But you make a valid point. I think the solution is not to give recon units a defensive bonus but instead to look at the airstrikes. The rate in which they become available again is aguably high, not to mention the AA ratings of anti-aircraft units might need adjustement.
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06-10-2006, 03:52 AM, (This post was last modified: 06-10-2006, 04:07 AM by Volcano Man.)
RE: Some questions for Volcano Man
I seemed to have found an issue. Thanks to you pointing me in the right direction (airstrikes) I noticed that part of the issue of why the soviet airstrikes are so devistating is that they have far too many planes. My sources state that (in 1943) the core tactical unit was an air regiment consisting of 40 planes, of up to three 12 plane squadrons. Three to four regiments comprised an air division and two to four divisions made up a corps. That said, it also states that Soviet bomber regiments contained about 30 aircraft (33-32 specifically) of squadrons of 9).

So, it appears that the soviet airstrikes in K43 can be reduced to 30 planes, with historical argument, thus reducing their effectiveness by 1/2. This would help "tame" them so to speak since the armor levels of some units are lower. Does anyone have any specific information stating that the soviet regiments in Kursk consisted of 60 planes instead of the common 40? I suspect that the number of planes in these regiments was boosted in order to make the airstrikes historically effective, but that "bonus" no longer is required.
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06-10-2006, 07:54 AM, (This post was last modified: 06-10-2006, 08:02 AM by TET2.)
RE: Some questions for Volcano Man

In regards to the combat value of armor in the OPS series and the re-calibration of various units in the mods provided by VM and others, I have always been frustrated by the general ineptitude of the Russian armor and its ability to damage their German opponents especially in K43 (only when I am Russian, otherwise it is just fine :-) ).

So just for fun I dug into an old cardboard warrior tactical game called Panzer (Yaquinto Games), and two current tactical games here at the Blitz, the Campaign Series (with some help from a table Huib provided), and Combat Mission to build a table of gun factors for eastern front armor.

The resulting table which summarizes the calculations of penetration factor modified by the range for each game system and then combines them is quite interesting. If you would like to have a look, just shoot me an email and I will forward it to you.

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06-10-2006, 07:58 AM, (This post was last modified: 06-10-2006, 08:10 AM by TET2.)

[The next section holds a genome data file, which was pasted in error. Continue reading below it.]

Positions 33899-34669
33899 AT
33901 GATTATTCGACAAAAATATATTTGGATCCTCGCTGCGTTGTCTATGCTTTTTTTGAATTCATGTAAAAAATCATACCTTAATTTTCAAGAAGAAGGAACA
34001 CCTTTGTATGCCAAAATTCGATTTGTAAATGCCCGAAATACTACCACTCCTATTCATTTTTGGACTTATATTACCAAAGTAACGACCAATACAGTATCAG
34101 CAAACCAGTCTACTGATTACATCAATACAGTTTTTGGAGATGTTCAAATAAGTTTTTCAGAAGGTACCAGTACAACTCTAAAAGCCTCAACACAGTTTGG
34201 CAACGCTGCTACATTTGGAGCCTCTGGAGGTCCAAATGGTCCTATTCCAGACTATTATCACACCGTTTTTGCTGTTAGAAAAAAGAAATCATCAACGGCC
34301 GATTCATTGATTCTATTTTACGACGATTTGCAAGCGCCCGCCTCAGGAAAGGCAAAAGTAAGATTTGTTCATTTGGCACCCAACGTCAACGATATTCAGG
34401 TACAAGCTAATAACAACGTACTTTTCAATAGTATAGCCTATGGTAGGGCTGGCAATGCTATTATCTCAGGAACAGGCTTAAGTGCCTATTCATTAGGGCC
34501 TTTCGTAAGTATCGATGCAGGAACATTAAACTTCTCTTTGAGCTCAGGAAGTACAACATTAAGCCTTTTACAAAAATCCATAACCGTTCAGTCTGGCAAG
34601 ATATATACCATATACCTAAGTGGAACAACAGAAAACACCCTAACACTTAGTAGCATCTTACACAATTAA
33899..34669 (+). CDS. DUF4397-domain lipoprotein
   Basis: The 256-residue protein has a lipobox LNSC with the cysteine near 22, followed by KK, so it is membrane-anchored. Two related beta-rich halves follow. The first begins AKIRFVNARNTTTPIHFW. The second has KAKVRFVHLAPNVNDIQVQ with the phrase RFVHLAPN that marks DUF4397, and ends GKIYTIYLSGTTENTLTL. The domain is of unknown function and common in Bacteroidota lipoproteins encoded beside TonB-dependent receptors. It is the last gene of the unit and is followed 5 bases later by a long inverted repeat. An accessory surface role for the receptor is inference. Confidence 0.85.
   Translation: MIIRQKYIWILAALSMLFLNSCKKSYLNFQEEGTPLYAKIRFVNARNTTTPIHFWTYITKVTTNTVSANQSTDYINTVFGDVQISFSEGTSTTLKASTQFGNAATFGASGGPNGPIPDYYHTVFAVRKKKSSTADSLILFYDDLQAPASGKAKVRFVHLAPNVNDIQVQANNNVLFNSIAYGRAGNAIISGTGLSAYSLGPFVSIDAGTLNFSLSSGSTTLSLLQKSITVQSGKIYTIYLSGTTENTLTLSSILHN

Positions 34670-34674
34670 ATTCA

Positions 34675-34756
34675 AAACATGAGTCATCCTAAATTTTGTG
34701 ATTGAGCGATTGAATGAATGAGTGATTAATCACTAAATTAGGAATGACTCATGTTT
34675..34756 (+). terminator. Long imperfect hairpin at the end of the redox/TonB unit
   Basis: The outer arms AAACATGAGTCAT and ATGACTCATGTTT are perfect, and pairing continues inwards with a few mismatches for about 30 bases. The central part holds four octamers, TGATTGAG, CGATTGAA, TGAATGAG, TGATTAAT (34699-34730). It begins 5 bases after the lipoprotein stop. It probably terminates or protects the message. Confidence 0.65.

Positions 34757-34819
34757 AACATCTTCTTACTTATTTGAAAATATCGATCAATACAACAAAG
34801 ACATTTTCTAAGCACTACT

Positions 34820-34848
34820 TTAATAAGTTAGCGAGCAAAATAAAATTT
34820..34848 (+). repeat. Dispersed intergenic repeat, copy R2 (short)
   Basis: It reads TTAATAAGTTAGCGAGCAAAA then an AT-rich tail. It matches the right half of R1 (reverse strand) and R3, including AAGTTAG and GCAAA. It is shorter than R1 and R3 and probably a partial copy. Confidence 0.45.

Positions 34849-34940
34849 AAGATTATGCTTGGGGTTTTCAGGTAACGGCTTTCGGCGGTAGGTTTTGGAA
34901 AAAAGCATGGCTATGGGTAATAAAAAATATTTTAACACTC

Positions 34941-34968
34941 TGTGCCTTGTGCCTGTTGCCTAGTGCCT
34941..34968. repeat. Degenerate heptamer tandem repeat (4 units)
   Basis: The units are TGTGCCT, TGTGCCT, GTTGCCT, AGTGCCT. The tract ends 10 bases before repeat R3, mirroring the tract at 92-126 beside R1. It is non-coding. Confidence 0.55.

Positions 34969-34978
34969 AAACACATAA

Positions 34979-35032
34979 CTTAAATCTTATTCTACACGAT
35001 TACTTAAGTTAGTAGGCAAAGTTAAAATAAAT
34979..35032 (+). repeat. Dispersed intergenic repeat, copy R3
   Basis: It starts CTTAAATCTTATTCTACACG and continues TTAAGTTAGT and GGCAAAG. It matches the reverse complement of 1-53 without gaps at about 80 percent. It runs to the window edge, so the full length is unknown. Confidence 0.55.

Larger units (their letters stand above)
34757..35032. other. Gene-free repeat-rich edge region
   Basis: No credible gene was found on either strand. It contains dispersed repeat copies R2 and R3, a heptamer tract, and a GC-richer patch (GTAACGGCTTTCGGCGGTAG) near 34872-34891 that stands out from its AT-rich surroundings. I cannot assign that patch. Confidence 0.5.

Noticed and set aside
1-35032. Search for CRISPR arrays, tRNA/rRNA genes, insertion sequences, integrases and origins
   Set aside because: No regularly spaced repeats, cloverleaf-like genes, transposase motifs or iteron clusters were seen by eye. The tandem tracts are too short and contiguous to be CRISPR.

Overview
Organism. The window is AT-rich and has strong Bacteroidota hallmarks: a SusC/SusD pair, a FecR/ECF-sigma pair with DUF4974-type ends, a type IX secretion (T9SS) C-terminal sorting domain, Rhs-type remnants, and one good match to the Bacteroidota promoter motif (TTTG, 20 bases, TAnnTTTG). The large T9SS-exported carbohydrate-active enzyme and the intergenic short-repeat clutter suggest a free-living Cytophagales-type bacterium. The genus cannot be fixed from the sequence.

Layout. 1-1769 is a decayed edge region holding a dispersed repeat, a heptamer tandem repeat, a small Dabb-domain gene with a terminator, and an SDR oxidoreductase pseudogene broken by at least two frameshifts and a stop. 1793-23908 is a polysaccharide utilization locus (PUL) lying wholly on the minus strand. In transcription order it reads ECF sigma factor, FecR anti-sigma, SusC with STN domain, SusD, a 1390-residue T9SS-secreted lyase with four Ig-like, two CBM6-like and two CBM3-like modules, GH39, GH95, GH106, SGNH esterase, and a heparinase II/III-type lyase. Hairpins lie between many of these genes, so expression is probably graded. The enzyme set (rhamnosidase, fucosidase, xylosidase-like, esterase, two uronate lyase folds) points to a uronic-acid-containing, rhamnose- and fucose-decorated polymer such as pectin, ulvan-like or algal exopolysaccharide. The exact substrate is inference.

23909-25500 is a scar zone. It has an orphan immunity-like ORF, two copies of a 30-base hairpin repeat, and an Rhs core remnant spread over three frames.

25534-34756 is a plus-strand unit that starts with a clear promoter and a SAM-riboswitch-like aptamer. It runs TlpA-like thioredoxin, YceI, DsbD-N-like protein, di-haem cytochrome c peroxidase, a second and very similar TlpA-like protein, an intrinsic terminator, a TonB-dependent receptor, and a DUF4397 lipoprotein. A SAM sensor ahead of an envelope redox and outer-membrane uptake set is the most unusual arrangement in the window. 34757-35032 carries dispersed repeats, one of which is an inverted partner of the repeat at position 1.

RE: Some questions for Volcano Man
Double post, sorry. Besides, it would appear that the point is moot after reading VM post on the mod. Nice work VM, see what happens when you stay away from the blitz for too long. Now where is that bar of soap?

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06-10-2006, 11:01 AM,
RE: Some questions for Volcano Man
On the airpower, I was using the K43 Soviets for an example, didn't mean to set them up for nerfing! Serves me right for bringing it up! Eek

All humor aside, if you use the example with Ju-87s attacking Soviet armor the impact is the same. In the aggregate, PzC airpower is modeled in the game engine as more effective than airpower is modeled in CS. If you reduce hard defense values for vehicles, air will be more effective against vehicles if their values remain unchanged.

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06-10-2006, 11:30 AM,
RE: Some questions for Volcano Man
Another thought on the impact the new lower K43 artillery indirect fire hard attack values may have.

One of the things I always assumed for the stock unit unit values was that the artillery hard attack values represented not necessarily the penetrative power of the artillery round, but the concussive impact of the round on vehicle and weapons systems and the impact on personnel.

Assuming that, when an armored vehicle is "lost" in PzC, it doesn't necessarily represent a tank with its turret blown off by a penetrating round, but can include a vehicle which is disabled or made (even temporarily) unavailable for service in some way, artillery should have some impact. For example:

- a high angle round hitting a tank doesn't penetrate the hull armor, but damages electrical, fuel or weapons systems either through kinetic or concussive disruption, or by scoring a lucky hit on the tracks or some other weak spot

- a tank crew (and you read this time and again in the literature) will sometimes, upon taking one or several direct or close hits from large caliber artillery, suffer a morale loss that results in retreat or even abandonment of the vehicle (a D or fatigue result or an outright combat loss in PzC terms). A concussive impact could also, in the right circumstances and with a large enough shell, kill or disable the crew despite the armor.

- a tank crew that remains "buttoned up" for long periods, whether under enemy artillery fire or for other reasons, will over time suffer a decrease in effectiveness, and this was especially true in WW2 style vehicles which had few creature comforts. In PzC terms, I have always seen this as represented by a buildup in fatigue for tank units sitting out under bombardment for lengthy periods of time. Even with few or no vehicles outright being lost, this seems very historical to me. Commanders simply did not let their troops sit under artillery bombardment if they could avoid it, no matter the armor protection, due to the effect of prolonged bombardment on the human psyche and physique.

With the lower hard attack values, I think artillery may have become much less significant a threat to enemy armor than it was historically. Again, this is assuming that losses, disruptions and fatigue under the PzC system don't necessarily correlate to the artillery round being able to penetrate the AFV turret or hull armor.

Again, I offer these comments in a constructive way. As far as I can tell, you are unique among the folks who play this game for the dedication and research you put into the wonderful alternative scenarios and unit art you create. Your work shows both thoughtfulness and a sincere love of wargaming. I salute that wholeheartedly and make these comments only because I think you value getting straight opinions on the work you do.